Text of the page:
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Alejandro Escovedo: A Latino Punk Pioneer

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Alejandro Escovedo's new album is <em>The Crossing.</em>
Nancy Escovedo, Courtesy of the artist

Alejandro Escovedo's new album is The Crossing.

Alejandro Escovedo has carved out a very special place for himself in the music world. He established unimpeachable punk cred when his 1970's punk band The Nuns opened for the Sex Pistols at its infamous last stand at San Francisco's Winterland Ballroom.

Escovedo's move to Austin in the 1980's led to the so-called cow punk band Rank And File and eventually to the raw energy of The True Believers. But Escovedo proved to have a musical vision not easily confined by amps turned up to 11. After string quartets, an album based on his father's journey from Mexcio to the U.S., solo guitar songwriting and a long residency as the musical conscious and home town hero of Austin, he has collected a dedicated following of fans (actual true believers) who never know what to expect but always embrace his powerful shows, over 15 solo albums and various all star gatherings.

So when I read that he partially recorded his latest album, The Crossing, in Italy with an Italian rock band, I said, "Of course he did."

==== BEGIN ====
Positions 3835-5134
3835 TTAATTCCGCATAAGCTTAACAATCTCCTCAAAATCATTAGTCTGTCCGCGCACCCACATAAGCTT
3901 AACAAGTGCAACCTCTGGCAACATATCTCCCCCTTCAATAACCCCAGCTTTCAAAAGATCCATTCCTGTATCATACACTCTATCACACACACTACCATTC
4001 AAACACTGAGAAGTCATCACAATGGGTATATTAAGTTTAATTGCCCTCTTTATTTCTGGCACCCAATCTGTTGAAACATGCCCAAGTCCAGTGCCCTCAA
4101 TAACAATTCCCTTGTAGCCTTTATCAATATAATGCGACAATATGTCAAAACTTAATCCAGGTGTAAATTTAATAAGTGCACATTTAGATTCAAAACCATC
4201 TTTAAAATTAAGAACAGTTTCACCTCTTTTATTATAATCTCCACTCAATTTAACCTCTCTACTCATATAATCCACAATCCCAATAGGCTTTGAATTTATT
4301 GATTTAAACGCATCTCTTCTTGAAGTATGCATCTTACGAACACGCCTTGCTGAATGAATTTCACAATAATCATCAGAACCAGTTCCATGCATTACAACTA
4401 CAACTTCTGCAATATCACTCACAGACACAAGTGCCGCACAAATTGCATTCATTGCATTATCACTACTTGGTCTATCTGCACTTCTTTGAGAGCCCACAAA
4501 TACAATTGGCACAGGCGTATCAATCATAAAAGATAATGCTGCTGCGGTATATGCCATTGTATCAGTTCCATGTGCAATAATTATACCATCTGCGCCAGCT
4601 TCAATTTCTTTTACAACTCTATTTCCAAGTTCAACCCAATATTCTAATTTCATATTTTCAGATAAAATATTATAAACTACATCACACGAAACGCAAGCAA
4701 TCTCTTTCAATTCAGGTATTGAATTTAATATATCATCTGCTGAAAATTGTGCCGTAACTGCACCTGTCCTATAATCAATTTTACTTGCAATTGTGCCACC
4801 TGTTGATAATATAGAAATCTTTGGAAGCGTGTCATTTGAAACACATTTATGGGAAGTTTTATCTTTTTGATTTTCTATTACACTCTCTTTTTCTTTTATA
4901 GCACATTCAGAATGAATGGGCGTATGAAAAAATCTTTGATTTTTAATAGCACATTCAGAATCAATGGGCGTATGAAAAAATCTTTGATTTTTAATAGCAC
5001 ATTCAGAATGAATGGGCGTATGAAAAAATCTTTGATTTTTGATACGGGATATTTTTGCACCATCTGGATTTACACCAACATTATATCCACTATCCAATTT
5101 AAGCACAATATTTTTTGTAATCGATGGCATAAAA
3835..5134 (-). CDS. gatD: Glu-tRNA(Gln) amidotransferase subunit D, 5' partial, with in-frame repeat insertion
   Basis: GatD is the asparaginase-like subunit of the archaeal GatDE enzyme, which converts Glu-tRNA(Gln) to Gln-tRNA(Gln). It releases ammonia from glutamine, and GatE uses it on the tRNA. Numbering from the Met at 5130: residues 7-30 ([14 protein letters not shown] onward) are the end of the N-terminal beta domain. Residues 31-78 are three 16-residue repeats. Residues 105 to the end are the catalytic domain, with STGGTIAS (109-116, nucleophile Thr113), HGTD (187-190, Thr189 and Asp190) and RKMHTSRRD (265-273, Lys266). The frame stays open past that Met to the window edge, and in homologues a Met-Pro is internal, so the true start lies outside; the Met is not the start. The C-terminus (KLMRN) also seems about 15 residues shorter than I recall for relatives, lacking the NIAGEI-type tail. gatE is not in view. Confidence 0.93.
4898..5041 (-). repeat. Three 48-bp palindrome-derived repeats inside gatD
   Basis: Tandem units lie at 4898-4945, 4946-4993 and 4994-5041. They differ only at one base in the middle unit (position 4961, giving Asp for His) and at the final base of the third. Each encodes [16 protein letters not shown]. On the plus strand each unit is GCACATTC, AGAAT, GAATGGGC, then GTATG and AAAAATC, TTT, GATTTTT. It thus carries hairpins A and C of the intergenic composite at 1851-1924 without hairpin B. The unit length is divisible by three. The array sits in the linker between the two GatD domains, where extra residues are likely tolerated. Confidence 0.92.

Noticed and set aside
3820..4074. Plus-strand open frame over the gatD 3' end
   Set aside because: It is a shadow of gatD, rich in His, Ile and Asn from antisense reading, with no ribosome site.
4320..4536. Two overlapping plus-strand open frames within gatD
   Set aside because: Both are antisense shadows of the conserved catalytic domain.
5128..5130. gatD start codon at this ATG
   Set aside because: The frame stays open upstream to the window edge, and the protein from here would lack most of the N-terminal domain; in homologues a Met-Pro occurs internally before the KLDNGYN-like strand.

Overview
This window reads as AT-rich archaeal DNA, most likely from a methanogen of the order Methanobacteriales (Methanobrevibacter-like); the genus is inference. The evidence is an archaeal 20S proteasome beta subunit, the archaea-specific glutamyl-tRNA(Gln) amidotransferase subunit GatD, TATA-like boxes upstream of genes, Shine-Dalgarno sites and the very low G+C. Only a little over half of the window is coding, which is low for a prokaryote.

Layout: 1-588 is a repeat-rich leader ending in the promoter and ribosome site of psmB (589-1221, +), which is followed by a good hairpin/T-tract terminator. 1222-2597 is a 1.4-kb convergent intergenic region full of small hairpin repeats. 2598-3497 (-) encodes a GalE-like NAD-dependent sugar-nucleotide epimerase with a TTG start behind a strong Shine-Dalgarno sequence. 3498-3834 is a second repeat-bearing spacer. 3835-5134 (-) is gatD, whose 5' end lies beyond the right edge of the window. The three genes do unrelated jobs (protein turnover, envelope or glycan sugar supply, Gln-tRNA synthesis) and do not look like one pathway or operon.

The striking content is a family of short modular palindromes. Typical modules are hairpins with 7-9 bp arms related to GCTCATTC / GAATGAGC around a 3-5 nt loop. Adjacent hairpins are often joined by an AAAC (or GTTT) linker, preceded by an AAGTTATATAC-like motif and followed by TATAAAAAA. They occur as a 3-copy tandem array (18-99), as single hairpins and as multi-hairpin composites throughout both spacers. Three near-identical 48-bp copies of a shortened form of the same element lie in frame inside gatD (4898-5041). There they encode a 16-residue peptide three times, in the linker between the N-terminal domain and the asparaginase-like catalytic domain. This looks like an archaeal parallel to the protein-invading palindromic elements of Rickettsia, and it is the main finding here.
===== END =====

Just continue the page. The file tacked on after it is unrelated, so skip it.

The Crossing is possibly his finest recorded work yet.

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It is a sweeping chronicle of two young men who come to the U.S. looking for America in the sounds of rock and roll. One is from Italy, the other from Mexico, they start their teenage adventure in Texas. Along the way, they discover things about themselves and about this country that slightly change their perceptions and understandings of things.

That is the story in a nutshell, but the beauty of Alejandro Escovedo's art is in the literate storytelling that is implicitly wedded to a sonic tapestry that stuns. There is a moment of grace that opens the album, an orchestrated meditation that leads into tales of cowboys with holes in their luck, boys who lose their innocence and references to beat philosopher Jack Kerouac and Mexican philosopher Octavio Paz — all in the same song!

There is a lot of Escovedo's own story in the songs. On the show, he talks about the slights he faced as a young Chicano pursuing his on rock and roll dream — things like being mistaken for the help and accosted by snarling law enforcement in the rural South. The vindication is in this new collection of songs performed with a band of like-minded Italian rockers he connected with on a recent European tour. The band's cinematic approach to music is perfectly suited for Escovedo's vision and The Crossing dips with emotional highs and contemplative lows, just like the best late-night conversations over tea or single malts.

Copyright 2018 NPR. To see more, visit http://www.npr.org/.

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